Photos from inside the hospital amid the fireball explosion
Photo of rocket fireball inside al-Ahli hospital in Gaza. [Source:]

On October 17, an explosion took place immediately adjacent to the al-Ahli Hospital in Gaza, the result of what appears to have been a rocket attack. Between 200 and 500 people were killed, all of them Palestinians. Gazans and many in the international community immediately blamed the Israeli military for the attack. Israel, however, blamed an errant rocket from the Islamic Jihad terrorist group, an organization allied with Hamas. A day after the explosion, President Biden said that the Pentagon and the CIA had determined that the rocket had indeed originated in Gaza and was likely from Islamic Jihad. But where’s the proof?

A few days after the explosion, Senators Mark Warner (D-VA) and Marco Rubio, the Chairman and Vice Chairman of the Senate Select Committee on Intelligence, said that they had been briefed on the matter and were confident that the rocket had come from Islamic Jihad. We’re all just supposed to take their word for it.

There’s an easy way to inform the public as to what the intelligence on this bombing concludes. It’s called a “tearline.” In the Intelligence Community, a report will come in that will lay out an event something like this:

“Source ABCDE, whose previous reporting has been deemed to be accurate, says that Islamic Jihad launched the rocket that hit the al-Ahli Hospital on October 17. As proof, Source ABCDE offered information indicating that the launch originated at coordinates XX’XX” by ZZ’ZZ”.”

That information is then followed by a line of asterisks across the paper, where it is literally torn off. And underneath that tearline, the issuing agency would write something unclassified and ready for release to the public akin to “The rocket associated with the explosion at al-Ahli Hospital in Gaza originated from coordinates XX’XX” by ZZ’ZZ,” indicating that it was launched from territory controlled by Hamas.”

A group of people standing around a burned out car

Description automatically generated
Image from ruined hospital. [Source:]

See? It’s as easy as that. So why haven’t the Israelis or the United States issued something for public consumption? Why are we just supposed to take their word for it? And to make this even more of an open-and-shut case of keeping the intelligence away from the American people, consider this:

Classified cables produced by the U.S. government always have something called a precedence designator. That designator tells the recipient how important the cable is and whether it needs immediate action. For example, most diplomatic cable traffic is given a “Routine” designation. Some if it is designated “Priority,” meaning that the recipient should act on it sometime over the next several days. The next highest designation is “Immediate.” That means that the message requires an immediate response or some other immediate action. An Immediate cable can also have a sub-designator assigned to it. That’s NIACT, which means “Night Action.” If a cable his NIACT on it, it means that the recipient’s agency has to wake the recipient up, get him to the office, and have him respond to the cable immediately.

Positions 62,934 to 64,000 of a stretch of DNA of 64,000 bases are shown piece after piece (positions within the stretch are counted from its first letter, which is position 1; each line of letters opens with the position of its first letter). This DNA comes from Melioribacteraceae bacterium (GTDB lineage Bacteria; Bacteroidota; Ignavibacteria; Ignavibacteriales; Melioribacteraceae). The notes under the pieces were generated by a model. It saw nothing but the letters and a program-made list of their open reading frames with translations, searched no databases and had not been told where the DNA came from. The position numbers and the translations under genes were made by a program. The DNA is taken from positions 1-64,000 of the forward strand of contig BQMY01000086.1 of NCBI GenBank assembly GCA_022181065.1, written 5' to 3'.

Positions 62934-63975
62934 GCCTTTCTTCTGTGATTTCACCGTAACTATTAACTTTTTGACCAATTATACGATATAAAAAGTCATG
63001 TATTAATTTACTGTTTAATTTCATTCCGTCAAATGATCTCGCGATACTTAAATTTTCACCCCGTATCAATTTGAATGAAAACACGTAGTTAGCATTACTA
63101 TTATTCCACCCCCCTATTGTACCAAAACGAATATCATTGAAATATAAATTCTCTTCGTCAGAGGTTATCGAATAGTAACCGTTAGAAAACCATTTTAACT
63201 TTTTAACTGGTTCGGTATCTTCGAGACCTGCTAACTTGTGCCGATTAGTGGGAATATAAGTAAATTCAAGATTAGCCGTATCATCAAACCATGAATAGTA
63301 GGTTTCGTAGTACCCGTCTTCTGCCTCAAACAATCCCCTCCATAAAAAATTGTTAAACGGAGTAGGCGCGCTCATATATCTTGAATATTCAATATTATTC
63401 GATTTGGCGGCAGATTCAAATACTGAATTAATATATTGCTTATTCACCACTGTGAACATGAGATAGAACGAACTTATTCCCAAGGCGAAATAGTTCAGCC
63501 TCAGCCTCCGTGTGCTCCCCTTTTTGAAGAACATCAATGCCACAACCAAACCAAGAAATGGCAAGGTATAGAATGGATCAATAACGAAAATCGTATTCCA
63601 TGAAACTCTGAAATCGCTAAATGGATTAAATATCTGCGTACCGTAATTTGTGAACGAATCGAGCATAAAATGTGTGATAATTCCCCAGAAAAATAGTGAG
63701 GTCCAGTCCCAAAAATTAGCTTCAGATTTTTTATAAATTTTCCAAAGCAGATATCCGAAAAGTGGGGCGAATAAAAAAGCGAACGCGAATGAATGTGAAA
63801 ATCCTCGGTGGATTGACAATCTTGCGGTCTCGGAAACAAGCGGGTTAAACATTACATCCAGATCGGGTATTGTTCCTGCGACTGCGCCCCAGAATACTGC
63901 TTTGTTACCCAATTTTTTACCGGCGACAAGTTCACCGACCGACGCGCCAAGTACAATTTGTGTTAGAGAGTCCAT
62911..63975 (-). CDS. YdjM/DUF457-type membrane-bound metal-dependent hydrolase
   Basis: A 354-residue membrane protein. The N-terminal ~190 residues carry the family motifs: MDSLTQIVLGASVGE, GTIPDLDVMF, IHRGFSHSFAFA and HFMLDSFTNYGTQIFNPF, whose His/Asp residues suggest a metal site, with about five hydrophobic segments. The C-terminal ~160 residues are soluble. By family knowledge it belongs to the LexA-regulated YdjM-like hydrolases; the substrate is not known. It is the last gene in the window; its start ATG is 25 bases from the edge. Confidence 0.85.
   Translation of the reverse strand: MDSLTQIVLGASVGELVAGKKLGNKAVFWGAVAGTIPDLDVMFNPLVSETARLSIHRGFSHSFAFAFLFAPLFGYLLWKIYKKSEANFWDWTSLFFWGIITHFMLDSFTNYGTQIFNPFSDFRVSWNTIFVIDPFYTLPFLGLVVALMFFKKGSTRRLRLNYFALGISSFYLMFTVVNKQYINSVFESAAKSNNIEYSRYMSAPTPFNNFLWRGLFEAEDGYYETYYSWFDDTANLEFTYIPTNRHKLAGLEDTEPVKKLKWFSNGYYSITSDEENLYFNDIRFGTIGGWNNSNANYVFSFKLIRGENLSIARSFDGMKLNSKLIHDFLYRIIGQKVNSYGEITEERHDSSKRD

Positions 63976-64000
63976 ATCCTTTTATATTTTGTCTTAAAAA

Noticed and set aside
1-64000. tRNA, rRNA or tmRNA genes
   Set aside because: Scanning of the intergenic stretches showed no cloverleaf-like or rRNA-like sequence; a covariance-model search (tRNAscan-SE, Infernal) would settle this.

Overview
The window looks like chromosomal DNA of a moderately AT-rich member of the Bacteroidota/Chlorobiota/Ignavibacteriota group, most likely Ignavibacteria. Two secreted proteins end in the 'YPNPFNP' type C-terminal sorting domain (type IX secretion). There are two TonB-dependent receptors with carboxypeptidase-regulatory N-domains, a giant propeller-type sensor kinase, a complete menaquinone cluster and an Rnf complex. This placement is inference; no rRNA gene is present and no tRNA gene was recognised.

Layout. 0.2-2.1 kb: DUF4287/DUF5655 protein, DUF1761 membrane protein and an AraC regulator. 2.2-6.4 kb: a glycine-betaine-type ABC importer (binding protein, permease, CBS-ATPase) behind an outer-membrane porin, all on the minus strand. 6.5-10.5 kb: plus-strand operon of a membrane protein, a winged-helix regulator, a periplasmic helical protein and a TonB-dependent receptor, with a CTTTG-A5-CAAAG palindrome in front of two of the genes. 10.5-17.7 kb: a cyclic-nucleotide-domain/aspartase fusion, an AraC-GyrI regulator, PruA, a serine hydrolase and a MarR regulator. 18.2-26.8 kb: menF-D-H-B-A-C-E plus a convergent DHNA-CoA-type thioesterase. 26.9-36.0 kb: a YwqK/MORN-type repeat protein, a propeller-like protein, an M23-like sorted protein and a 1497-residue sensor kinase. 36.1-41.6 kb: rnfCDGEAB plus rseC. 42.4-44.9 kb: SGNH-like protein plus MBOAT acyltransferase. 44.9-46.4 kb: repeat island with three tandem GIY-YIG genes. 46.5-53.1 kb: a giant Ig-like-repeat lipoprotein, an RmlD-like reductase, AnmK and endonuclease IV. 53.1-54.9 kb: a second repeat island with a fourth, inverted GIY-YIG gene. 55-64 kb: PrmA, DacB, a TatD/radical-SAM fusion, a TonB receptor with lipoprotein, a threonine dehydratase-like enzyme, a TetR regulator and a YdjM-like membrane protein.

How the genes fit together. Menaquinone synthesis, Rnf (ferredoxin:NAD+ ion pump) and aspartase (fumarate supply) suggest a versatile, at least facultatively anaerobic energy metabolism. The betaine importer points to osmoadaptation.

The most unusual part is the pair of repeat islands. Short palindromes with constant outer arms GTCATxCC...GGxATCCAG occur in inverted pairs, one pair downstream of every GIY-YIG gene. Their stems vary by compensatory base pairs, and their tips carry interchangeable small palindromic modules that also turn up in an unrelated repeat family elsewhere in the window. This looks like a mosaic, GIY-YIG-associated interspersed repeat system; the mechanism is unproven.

NIACT cables are unusual. They’re usually reserved for times when lives are at stake. But believe it or not, there are two precedence designators that are above Immediate NIACT. The first is FLASH. Just as it sounds, FLASH means something terrible is happening. An army is crossing a border, rioters have breached the embassy walls, or an embassy employee has been assassinated. FLASH cables are exceedingly rare. I only saw a few dozen in my career at the CIA in what were probably millions of cables over the course of 15 years.

The rarest precedence designator of all is CRITIC. A CRITIC is so serious that it means, for all intents and purposes, to take cover. At the very beginning of my career, I saw a lot of CRITICs. They all came during the first Gulf War when Iraq was launching Scud missiles at Israel and Saudi Arabia. A sister agency of the CIA would send a cable marked “CRITIC,” saying, “A missile launch was detected originating at coordinates XX’XX” by ZZ’ZZ.” We knew that if the coordinates were in western Iraq, the missile was going to Israel. If the coordinates were in southern Iraq, the missile was going to Saudi Arabia. Again, it’s as simple as that.

So why haven’t we seen any tearlines on the al-Ahli bombing? We can be confident that a CRITIC was likely issued as soon as the rocket was launched. The intelligence services of a half-dozen countries likely know the information. So why don’t the Israeli or American governments, at least, just come out and show us the evidence? Could it be that they have something to hide?

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  1. “Proof? We don’t need no stinkin’ proof. When the president says it, it’s true.”
    — Joe Biden, channeling Richard Nixon

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